There are some people who like 0
hours contracts. They should be optional. Lots of people are happy to be on call or paid for the variable hours they work. It does not suit everyone and where certainty is needed, the employee should not have to be on this type of contract.

There are millions of workers under pressure and many earn low wages. My student DD worked for an American owned shop for a bit. She worked her hours until 11 pm. Then longer every night to put out the new stock. That was unpaid! Her hourly rate was therefore a lie and was very low. She often didn't get home before 1 am.

Nurses and teachers are on payscales with annual uplifts based on performance. No decent pension for shop workers either. I have a local government pension and they are generous. Also don't forget many private sector workers took massive pay cuts in the recession. Often 4 day weeks - 20% - was common. Many have barely got back to pre 2009 levels. Research does show private sector pay, when everything is taken into account, still lags behind. It is likely that these people are using food banks as well as those on benefits.

alreadytaken Fri 28-Jul-17 07:45:58

6 posts on this thread, 20 threads about Charlie Gard. The children whose parents have to go to food banks will, hopefully, not die of starvation but they feel hunger pains and are aware that they are deprived.

A campaign to reduce delays in the payment of benefits when they are denied or aganst the inappropriate use of sanctions would benefit many children but mumsnet, collectively, really doesnt care for poor children.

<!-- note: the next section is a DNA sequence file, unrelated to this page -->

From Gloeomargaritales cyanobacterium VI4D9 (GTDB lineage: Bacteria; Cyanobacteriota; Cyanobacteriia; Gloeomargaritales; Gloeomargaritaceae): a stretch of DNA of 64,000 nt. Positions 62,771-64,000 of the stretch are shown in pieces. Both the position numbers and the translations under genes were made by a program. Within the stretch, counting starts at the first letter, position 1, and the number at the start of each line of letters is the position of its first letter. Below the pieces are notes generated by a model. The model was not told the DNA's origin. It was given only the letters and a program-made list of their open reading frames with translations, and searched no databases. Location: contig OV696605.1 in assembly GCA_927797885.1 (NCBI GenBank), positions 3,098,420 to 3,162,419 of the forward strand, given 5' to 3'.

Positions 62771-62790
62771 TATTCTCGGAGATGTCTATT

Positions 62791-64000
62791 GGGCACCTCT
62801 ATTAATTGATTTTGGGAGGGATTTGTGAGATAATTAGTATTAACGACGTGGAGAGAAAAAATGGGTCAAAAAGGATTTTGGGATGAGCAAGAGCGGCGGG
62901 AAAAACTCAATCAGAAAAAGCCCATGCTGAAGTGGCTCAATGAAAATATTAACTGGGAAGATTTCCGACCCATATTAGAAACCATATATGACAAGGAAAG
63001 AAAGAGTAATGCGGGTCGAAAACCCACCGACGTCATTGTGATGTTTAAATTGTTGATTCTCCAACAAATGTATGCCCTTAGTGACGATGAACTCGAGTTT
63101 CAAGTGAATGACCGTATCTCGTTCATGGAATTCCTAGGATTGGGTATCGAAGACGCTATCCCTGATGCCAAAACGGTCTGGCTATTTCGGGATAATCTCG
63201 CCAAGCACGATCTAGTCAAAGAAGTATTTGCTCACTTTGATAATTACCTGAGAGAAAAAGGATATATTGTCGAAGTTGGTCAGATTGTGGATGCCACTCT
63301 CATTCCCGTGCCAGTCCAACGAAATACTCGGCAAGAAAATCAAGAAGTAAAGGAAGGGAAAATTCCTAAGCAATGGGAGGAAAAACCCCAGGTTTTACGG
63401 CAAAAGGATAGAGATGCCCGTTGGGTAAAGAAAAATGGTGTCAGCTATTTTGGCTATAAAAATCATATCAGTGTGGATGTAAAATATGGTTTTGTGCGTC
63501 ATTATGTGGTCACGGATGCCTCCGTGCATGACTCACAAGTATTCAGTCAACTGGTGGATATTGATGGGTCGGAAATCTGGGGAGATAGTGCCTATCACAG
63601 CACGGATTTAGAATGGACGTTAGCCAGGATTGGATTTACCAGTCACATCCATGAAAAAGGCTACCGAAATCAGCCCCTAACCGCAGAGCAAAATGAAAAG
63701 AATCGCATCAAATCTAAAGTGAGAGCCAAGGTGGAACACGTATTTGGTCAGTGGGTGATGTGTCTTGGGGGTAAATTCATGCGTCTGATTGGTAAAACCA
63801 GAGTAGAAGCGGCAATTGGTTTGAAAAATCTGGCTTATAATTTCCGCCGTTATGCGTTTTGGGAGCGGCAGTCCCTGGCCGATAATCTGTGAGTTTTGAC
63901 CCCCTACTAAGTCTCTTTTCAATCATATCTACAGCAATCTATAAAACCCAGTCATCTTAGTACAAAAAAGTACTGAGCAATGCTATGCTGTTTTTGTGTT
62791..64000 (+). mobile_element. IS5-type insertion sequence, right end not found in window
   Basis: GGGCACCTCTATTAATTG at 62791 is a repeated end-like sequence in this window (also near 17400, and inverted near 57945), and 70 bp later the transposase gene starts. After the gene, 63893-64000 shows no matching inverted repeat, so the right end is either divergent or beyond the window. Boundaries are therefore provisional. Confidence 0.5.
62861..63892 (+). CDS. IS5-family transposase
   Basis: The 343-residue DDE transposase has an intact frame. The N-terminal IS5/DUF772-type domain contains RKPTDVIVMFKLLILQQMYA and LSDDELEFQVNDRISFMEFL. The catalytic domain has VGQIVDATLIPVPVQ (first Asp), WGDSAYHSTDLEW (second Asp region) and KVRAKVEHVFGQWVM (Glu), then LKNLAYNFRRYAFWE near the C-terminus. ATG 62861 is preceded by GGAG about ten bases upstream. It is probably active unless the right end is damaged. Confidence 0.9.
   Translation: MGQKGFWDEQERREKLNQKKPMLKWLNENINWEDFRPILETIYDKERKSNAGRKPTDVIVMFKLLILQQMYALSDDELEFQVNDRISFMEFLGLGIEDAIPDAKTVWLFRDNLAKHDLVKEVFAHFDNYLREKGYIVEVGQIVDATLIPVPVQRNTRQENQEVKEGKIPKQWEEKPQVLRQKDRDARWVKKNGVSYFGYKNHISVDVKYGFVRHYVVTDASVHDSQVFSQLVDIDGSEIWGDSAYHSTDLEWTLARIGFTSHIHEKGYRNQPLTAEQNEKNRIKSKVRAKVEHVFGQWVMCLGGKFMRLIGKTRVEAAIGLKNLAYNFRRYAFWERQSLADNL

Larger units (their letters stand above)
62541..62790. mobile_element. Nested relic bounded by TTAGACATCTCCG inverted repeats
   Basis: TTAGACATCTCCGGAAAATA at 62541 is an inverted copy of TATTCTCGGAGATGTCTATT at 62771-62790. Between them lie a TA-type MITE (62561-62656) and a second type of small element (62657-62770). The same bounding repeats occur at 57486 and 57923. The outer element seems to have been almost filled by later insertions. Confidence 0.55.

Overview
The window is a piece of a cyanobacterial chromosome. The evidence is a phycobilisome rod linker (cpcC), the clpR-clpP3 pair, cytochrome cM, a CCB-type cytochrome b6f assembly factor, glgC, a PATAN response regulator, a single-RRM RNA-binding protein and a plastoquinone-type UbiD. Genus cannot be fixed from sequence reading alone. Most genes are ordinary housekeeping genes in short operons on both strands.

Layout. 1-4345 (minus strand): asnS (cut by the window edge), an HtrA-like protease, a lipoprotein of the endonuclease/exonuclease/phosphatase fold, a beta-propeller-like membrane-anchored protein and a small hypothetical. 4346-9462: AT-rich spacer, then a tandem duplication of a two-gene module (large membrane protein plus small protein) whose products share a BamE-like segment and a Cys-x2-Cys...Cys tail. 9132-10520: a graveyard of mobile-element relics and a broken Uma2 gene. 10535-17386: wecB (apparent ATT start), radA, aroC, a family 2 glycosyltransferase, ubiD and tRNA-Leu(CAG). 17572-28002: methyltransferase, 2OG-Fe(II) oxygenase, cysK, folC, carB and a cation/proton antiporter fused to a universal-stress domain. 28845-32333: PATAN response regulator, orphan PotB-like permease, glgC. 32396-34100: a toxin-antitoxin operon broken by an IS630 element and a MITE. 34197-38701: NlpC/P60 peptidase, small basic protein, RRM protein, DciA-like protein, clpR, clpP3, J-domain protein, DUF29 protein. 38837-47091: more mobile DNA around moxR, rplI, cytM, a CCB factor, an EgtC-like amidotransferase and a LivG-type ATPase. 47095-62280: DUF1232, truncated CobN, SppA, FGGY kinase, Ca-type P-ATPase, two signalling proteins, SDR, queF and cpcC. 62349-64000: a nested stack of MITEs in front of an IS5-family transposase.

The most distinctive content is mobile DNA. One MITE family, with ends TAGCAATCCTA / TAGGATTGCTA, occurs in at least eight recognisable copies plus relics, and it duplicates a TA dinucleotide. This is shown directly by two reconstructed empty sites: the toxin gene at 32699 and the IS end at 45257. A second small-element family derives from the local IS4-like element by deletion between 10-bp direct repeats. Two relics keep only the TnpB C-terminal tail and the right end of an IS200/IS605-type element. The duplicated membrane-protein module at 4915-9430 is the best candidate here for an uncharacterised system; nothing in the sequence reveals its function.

BubblesBuddy Fri 28-Jul-17 21:04:12

Lots of us have deprived childhoods. There is a way out but you have to grasp it. Lots of our systems are slow and it's not helpful to those that need help. I don't agree that this situation is comparable with a dead baby.

MrsOverTheRoad Sat 29-Jul-17 00:38:16

Bubbles not everyone is capable of grasping it...and really, not everyone has a chance to get out.

I read some research yesterday that said women from working class homes who were single parents and renting aged 26 were 90 times more likely to experience homelessness by the age of thirty...compared to a male from a middle class home who had about a 5% chance.

It's very skewed. A lone parent is very vulnerable these days.

BugLand Sat 29-Jul-17 17:06:55

I think you must be misquoting the stats you read, Mrs. 90 times more likely than a 5% chance would be a 450% chance, which doesn't make any sense.

Venusflytwat Sat 29-Jul-17 23:56:21

I guess there are less posts on this thread because statistically only a small percentage of site users will be foodbank users and, of those, only a smaller proportion still would be willing to broadcast that fact.

We donate to a foodbank every couple of weeks. I think it's scandalous that they are needed. I wish I knew the answer.

Wolfiefan Sun 30-Jul-17 00:02:29

I have never used a foodbank but do donate.